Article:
The Yak-7B in Aces High II
The Yak 7B's engine power compares well to most early war aircraft, especially when one considers that it achieves its numbers without the use of WEP. Air speed starts out at 320 on the deck and climbs gradually to a maximum of 355 mph at 12000 feet, with a slight dip in performance around the 7000ft mark. Climb rate starts out at 2725ft/sec on the deck, with a peak of 3500 ft./sec at 4000 before falling off, again with a slight increase to 2720 ft/sec. at around 11000 ft. Acceleration is below average, but retaining speed is not bad, if not up to the standards of other Yaks.
Aces High II Performance Charts
The Yak 7B possesses the same gun loadout as its cousins the Yak-3 and Yak-9U. The positive aspects are the nose-mounted configuration, which limits convergence issues, and the effectiveness of the guns, which have enough hitting power to down fighters. The downside is the volume of fire, which is simply not enough to severely damage an enemy with a crossing shot, and the ammo load, which is short enough to limit you to downing two or three fighters per sortie. Convergence is best set to around 300 yards, which is roughly the limit of the guns' effective range. Bomber kills are difficult at best. You will need to aim for a wing root or engine to take down a buff, and being able to take out all three bombers in a flight will require accurate shooting and a bit of luck. For Yak drivers, the upside is that the gun load is no better and no worse than the other models. Unlike other Yak models, the 7B has a limited ground attack capability with the addition of rocket racks.
The Yak 7B is a fairly stable bird, well-mannered in sustained turns at most speeds. Its slower top speed gives it a slightly better turn rate, and it remains fairly easy to manage in the vertical, being capable of looping and barrel rolling at speeds that would put a Yak 3 close to a stall. Roll rate and snap-turns are above average, allowing for relatively quick changes of direction. Overall handling is a bit sluggish compared to other Yak models, especially when at full fuel loads. Compressibility is not as much of an issue, possibly because the Yak-7B never quite gets up to the speed of its faster cousins. It will, however, handle quite well in a dive, making it a decent boom and zoom aircraft. Overall this model Yak is stable and easy to fly, if not exactly nimble.
Fighting in the Yak-7B
The Yak 7B's combination of average abilities with few weaknesses can make it a reasonably competent fighter even in the Late War Arena, provided one fights with an added amount of caution. It works best as a Boom and Zoomer, provided you can take enough time to climb out and give the bird time to accelerate to top speed before engaging the enemy. Slashing tactics are also effective, where you can barrel roll onto an enemy's six and take them down with the effective but short-clipped guns. That said, the 7B lacks the Yak 3's built-in escape clauses, having neither the climbing ability nor the speed to pull itself out of trouble, so you need to exit fights early, before anyone can take notice of you and run you down.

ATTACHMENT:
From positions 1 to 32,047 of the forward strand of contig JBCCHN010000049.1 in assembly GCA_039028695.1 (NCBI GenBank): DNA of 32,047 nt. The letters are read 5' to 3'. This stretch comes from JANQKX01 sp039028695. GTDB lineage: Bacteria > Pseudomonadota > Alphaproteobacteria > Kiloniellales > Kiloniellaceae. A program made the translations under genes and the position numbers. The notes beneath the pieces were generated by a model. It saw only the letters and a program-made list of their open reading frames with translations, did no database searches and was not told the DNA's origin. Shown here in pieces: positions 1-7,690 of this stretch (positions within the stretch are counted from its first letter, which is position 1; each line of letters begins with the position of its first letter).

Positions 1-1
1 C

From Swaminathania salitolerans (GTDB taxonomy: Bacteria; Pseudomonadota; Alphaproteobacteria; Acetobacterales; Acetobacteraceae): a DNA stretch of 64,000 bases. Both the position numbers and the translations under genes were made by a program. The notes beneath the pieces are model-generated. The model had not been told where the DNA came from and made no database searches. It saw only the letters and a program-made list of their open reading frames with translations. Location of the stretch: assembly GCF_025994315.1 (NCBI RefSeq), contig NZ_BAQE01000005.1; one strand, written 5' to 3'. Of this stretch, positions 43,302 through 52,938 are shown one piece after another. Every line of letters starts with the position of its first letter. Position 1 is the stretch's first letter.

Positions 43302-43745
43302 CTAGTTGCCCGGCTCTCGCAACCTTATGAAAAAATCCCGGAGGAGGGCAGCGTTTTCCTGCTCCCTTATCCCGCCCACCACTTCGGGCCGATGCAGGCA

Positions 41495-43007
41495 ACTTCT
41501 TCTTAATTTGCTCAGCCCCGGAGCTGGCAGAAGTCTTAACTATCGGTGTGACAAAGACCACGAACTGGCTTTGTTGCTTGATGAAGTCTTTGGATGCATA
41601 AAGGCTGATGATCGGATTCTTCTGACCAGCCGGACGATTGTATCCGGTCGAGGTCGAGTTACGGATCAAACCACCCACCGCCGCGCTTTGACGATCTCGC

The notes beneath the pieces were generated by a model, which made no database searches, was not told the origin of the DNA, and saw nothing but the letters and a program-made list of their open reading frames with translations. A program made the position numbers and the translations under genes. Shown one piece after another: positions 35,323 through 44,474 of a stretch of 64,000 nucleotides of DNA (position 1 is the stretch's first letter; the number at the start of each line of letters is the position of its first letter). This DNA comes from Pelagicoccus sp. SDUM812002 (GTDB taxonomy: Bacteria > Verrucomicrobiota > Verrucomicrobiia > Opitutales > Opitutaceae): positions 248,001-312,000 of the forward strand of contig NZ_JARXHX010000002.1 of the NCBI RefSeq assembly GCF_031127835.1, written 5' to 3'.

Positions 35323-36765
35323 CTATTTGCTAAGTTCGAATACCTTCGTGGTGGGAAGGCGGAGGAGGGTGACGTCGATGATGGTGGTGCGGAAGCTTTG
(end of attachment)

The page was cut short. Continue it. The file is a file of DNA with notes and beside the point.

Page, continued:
Defensively the Yak 7B is actually better at scissors, both flat and rolling, than the Yak 3. It sheds speed faster than its speed-demon cousin while retaining the above-average roll rate and quick-turning ability, and an unwary opponent may assume that you are a later-model Yak and over-estimate their rate of closure.
Fighting against the Yak-7B
For all of its stability and responsiveness, the Yak 7 is still outclassed by most mid and late war rides. Almost any late war plane can out-run it, and any half-decent turning plane can win an angles fight without too much trouble. The 7B can build up speed and retain energy fairly well, but a patient pilot can easily wear it down and corner it. A competent Yak-7 pilot can use its responsive handling and roll rate to frustrate boom and zoom attacks, but only up to a point. It's easy to overestimate the 7B since it resembles its faster cousins at a distance, but once identified, the best way to handle it is to bleed off its energy. Force it to the ground and try to get it to make hard turns, and sooner or later it will be cornered. That said, be wary of a 7B with altitude. The 7B can be effective in the hands of a pilot who knows how to take advantage of its diving ability, and many of the best Yak-3 pilots will take up a 7B to farm perk points, or simply for the challenge.